In "House of Cards", Frank Underwood wants some energy bill to pass, but his wife is pressured by SandCorp into undermining him and getting two representatives to vote against the bill, which is a major blow to Peter Russo's campaign. However, later on it seems that Underwood wanted Russo to fail from the start, and the bill's failure seems to be a critical part of Russo's failure. What interest did Frank have in the bill's success if he wanted Russo to fail? The following are not answers:
He wanted Russo to stay viable until the end. Since Russo dies within 48 hours, which seems to be precisely timed by Underwood, the bill doesn't seem to make a difference. Assuming Russo was a dead man either way, the bill's failure actually helps Underwood by giving Russo more motive for suicide.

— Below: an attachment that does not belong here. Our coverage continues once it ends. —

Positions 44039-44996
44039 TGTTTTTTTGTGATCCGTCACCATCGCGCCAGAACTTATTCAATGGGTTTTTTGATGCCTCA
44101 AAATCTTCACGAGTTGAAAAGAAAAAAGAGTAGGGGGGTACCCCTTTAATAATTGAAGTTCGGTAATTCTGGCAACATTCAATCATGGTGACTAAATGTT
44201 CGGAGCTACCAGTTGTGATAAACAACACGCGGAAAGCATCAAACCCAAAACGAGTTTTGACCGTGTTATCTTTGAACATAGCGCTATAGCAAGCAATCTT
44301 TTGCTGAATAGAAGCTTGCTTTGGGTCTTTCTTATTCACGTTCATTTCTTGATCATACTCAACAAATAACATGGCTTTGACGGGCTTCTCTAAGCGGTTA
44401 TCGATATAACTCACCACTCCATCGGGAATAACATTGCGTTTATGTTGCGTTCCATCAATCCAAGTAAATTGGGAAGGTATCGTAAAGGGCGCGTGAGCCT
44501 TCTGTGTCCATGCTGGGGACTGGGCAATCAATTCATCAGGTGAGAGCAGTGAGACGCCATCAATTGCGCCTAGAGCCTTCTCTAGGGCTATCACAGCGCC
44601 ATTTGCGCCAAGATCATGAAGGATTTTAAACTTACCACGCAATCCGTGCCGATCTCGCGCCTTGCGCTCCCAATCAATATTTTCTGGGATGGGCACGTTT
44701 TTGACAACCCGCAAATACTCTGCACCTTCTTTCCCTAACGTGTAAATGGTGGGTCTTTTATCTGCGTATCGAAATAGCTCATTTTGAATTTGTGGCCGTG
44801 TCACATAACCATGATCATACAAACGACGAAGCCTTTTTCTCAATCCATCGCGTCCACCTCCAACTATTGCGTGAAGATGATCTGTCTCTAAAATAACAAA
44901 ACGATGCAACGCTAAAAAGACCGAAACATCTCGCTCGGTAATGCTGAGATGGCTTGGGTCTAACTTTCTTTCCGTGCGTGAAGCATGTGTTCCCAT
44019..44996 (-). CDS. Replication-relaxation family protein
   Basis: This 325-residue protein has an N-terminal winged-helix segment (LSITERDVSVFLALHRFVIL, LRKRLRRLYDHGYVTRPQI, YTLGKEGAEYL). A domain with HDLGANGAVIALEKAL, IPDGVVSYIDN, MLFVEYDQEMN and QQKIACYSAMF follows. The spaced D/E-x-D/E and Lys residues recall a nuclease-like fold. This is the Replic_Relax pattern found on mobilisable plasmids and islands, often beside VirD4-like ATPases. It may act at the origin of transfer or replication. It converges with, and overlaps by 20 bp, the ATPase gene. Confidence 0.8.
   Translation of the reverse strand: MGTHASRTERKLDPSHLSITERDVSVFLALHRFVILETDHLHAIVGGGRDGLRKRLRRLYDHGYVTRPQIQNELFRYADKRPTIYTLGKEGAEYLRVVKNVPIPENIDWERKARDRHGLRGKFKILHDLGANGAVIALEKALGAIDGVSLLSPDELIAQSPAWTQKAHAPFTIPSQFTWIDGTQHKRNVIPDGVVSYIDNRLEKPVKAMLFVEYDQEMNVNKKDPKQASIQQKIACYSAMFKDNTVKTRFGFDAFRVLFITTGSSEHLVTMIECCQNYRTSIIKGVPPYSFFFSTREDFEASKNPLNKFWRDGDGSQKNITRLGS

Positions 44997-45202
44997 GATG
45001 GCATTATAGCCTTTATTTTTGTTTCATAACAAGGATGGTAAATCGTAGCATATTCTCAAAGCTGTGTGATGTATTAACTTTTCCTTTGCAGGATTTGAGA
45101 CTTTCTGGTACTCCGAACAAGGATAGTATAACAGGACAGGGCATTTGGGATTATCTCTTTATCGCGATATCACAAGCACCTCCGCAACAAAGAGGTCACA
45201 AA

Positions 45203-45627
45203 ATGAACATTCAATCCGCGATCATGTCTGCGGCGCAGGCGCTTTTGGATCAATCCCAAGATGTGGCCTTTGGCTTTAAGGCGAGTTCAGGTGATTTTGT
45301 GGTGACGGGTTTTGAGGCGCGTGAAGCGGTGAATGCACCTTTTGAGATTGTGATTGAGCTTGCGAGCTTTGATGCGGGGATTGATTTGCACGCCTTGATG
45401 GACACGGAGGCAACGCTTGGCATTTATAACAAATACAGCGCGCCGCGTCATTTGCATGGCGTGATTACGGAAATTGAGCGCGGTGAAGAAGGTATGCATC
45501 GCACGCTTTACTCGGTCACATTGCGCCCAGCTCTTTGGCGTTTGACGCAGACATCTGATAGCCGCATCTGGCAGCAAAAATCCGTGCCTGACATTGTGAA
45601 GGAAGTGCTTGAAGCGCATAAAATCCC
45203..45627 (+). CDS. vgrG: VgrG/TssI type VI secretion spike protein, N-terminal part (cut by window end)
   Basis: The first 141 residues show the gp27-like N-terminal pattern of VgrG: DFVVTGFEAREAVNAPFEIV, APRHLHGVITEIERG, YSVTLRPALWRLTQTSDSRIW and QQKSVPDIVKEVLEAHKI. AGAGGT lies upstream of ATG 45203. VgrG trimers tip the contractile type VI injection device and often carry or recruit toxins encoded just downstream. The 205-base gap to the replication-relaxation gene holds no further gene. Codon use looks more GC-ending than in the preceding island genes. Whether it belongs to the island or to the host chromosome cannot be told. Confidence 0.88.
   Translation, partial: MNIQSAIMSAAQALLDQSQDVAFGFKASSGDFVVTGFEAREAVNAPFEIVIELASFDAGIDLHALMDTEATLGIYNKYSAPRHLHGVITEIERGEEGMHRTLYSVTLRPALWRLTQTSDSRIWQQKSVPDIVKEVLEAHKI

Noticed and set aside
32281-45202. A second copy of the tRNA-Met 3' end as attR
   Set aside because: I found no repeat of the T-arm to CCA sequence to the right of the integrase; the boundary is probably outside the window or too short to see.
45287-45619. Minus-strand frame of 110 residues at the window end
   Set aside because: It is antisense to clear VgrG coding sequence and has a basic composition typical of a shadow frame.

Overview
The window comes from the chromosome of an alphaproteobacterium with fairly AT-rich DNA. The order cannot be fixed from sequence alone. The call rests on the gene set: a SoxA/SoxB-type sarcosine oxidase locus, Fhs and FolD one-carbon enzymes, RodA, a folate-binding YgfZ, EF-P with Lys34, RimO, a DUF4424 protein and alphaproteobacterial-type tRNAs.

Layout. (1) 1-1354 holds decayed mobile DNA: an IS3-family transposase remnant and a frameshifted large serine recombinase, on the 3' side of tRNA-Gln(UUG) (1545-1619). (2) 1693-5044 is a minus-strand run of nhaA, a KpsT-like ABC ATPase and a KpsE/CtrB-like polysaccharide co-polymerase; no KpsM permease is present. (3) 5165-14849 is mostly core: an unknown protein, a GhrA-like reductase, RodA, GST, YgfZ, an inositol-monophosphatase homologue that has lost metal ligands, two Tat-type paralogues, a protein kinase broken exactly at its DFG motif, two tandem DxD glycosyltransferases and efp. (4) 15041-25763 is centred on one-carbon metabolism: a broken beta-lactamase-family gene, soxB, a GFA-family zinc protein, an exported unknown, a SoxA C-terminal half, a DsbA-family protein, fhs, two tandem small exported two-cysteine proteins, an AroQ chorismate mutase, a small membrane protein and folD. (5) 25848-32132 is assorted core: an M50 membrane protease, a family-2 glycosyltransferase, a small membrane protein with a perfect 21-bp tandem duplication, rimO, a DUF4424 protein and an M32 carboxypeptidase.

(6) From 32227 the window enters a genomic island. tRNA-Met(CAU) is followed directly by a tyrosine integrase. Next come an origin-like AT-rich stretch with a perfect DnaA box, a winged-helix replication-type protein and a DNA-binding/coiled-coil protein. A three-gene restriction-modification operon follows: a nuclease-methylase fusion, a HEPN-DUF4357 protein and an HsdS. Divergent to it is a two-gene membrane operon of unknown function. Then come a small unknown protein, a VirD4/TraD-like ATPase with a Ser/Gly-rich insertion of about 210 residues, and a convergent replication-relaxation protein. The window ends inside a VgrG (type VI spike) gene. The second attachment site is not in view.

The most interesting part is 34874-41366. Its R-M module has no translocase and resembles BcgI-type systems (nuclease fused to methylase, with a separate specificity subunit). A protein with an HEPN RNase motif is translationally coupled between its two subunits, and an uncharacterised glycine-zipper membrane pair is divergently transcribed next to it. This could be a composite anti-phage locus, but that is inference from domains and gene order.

He had a personal stake in the bill. His only personal stake was Russo's success. He actually lost if the bill passed since his wife got screwed by SandCorp. We can see in their conversation earlier in this episode that his personal investment in the bill is entirely limited to the Russo campaign.
He wanted to maintain his own reputation as someone who could whip the bill into passage. Underwood wouldn't have taken the risk on the bill just for the sake of passing another bill. He needs another motive, otherwise he would have killed it before his own reputation was on the line.